PARIS • The gunmen and suicide bombers who killed 130 people in Paris on Nov 13 turned into reality the horror scenario of a soon- to-be-released movie.
Made In France, directed by Nicolas Boukhrief and which had been slated for a Nov 18 release, tells the story of a French journalist who infiltrates a terrorist cell that is preparing to create havoc in Paris. Posters for the movie featuring a Kalashnikov rifle in the shadow of the Eiffel tower with a tagline, "The threat comes from inside", could still be seen in Paris metro stations a few days after the assaults.
The fictional attack takes place on the Champs-Elysees, the city's best known avenue, rather than Paris' bohemian eastern end, where the assaults happened on Nov 13.
Still, the parallels were close enough to prompt producer Pretty Pictures to postpone the film's release.
"A new date will be set," the company said on its Facebook page the day after the attacks. "Today, we are sad, along with the rest of France."
Delays and changes to movies and television series are not unusual in the wake of major events and releasing the film so soon after the attacks would have been in poor taste, the director said.
"A thriller such as Made In France requires, for instance, to show violence in a way that can't be offered to the public when victims, injured people and their families are going through an unspeakable tragedy along with millions of Frenchmen," Boukhrief said in an interview with Gala magazine. "The time will come to see this movie, but it can't be one of mourning."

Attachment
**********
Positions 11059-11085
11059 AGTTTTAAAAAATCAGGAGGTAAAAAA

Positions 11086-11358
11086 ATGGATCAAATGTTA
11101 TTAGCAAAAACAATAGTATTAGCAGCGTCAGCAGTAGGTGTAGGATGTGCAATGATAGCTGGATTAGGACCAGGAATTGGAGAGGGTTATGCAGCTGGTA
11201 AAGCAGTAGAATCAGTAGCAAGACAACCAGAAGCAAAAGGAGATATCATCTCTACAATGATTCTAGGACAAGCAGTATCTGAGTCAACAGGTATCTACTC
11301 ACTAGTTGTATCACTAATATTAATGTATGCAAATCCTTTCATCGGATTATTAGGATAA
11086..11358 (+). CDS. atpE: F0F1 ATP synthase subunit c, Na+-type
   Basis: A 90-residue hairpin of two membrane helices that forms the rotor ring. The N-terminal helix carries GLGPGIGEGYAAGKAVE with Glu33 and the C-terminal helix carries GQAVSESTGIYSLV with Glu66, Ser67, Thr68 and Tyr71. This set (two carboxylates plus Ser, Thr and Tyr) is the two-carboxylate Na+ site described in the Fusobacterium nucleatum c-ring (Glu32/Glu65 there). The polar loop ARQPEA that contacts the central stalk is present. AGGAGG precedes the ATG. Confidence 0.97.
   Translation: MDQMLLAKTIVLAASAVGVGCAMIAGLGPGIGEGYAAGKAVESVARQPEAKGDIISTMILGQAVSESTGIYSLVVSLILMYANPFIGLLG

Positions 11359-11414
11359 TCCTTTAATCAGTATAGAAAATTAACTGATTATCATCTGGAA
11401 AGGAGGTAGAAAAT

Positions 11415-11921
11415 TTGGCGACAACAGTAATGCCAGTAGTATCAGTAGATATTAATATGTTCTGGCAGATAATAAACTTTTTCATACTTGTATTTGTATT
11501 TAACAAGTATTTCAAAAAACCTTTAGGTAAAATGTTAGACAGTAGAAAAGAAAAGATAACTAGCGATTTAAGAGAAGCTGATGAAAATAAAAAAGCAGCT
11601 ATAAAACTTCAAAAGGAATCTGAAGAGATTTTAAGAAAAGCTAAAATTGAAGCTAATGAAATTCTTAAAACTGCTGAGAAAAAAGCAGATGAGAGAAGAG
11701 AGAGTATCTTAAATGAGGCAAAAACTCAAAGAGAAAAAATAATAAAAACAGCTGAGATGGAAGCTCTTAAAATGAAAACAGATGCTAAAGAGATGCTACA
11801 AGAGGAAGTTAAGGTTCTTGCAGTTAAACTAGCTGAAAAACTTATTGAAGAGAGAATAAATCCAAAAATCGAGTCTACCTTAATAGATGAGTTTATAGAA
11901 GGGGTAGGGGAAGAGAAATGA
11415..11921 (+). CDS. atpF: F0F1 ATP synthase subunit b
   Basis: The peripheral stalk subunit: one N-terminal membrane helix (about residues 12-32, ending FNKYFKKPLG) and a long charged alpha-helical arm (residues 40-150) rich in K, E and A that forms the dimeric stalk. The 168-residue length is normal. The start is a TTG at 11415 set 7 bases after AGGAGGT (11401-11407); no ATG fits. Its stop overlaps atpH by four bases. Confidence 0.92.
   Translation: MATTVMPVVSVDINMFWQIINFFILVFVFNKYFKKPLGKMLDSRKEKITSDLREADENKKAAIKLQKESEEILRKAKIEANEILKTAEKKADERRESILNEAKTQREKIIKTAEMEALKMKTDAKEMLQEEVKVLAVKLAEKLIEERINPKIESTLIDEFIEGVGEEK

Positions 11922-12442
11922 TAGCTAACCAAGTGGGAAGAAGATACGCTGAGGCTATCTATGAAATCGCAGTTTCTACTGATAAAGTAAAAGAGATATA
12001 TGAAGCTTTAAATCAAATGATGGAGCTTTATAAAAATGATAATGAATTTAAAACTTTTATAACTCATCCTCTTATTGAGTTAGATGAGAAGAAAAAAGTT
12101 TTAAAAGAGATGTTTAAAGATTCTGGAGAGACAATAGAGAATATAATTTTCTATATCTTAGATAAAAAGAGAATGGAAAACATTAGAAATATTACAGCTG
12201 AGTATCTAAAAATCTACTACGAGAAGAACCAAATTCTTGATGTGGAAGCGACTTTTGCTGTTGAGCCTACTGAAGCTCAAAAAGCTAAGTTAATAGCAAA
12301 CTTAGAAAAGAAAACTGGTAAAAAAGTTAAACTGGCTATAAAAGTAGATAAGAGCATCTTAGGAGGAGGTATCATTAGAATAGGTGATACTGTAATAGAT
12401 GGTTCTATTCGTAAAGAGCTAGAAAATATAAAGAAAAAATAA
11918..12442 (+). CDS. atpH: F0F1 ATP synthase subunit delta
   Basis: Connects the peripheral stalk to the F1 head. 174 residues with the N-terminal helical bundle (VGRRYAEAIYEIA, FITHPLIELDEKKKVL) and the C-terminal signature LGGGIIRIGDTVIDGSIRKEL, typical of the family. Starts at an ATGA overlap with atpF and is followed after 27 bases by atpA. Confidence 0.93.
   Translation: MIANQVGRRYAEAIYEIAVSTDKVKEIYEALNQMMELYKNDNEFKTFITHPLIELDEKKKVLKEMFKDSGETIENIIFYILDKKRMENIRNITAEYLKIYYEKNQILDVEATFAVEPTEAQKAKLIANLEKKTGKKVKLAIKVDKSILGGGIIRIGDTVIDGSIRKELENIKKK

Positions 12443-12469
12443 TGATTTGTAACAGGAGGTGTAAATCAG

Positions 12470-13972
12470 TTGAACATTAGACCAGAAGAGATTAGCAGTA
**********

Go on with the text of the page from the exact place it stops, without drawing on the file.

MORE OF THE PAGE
In Made In France, one of the lead actors, Ahmed Drame, says he accepted the role last year, a year before the Kouachi brothers went on a shooting spree at the satirical newspaper Charlie Hebdo's headquarters in Paris and Amedy Coulibaly attacked a kosher supermarket, together leaving 17 dead.
In fact, the film's plot draws its inspiration from the actions of Khaled Kelkal, the main suspect of a series of bombings in 1995, and Mohamed Merah, who killed paratroopers and children and a teacher at a Jewish school in 2012.
Police investigations have suggested that the attackers of this month's assaults were plotting yet another strike, this time in the business district of La Defense, on or around Nov 18, when the French army and police forces raided the Paris suburb of Saint-Denis, killing Abdelhamid Abaaoud, a Belgian national and the suspected architect of the Nov 13 massacre.
Abaaoud, the son of a Moroccan shopkeeper, grew up in a working-class district of Brussels before he joined the Islamic State in Iraq and Syria (ISIS).
His father Omar told La Derniere Heure newspaper how he could not understand how or why his son had turned to radical Islam.
Another Paris terrorist, who died after he activated his suicide belt, was Samy Amimour, a French citizen whose father was interviewed a year ago by newspaper Le Monde about his failure to tear his son away from ISIS.
Those tales mirror that of the protagonist of another film, which was released as planned on Nov 22. In Les Cowboys, a father travels the world to try and find his daughter, who has run away to join jihadist fighters after converting to Islam.
"These are ordinary people who find themselves caught up in the world's chaos," Thomas Bidegain, the film's director, said.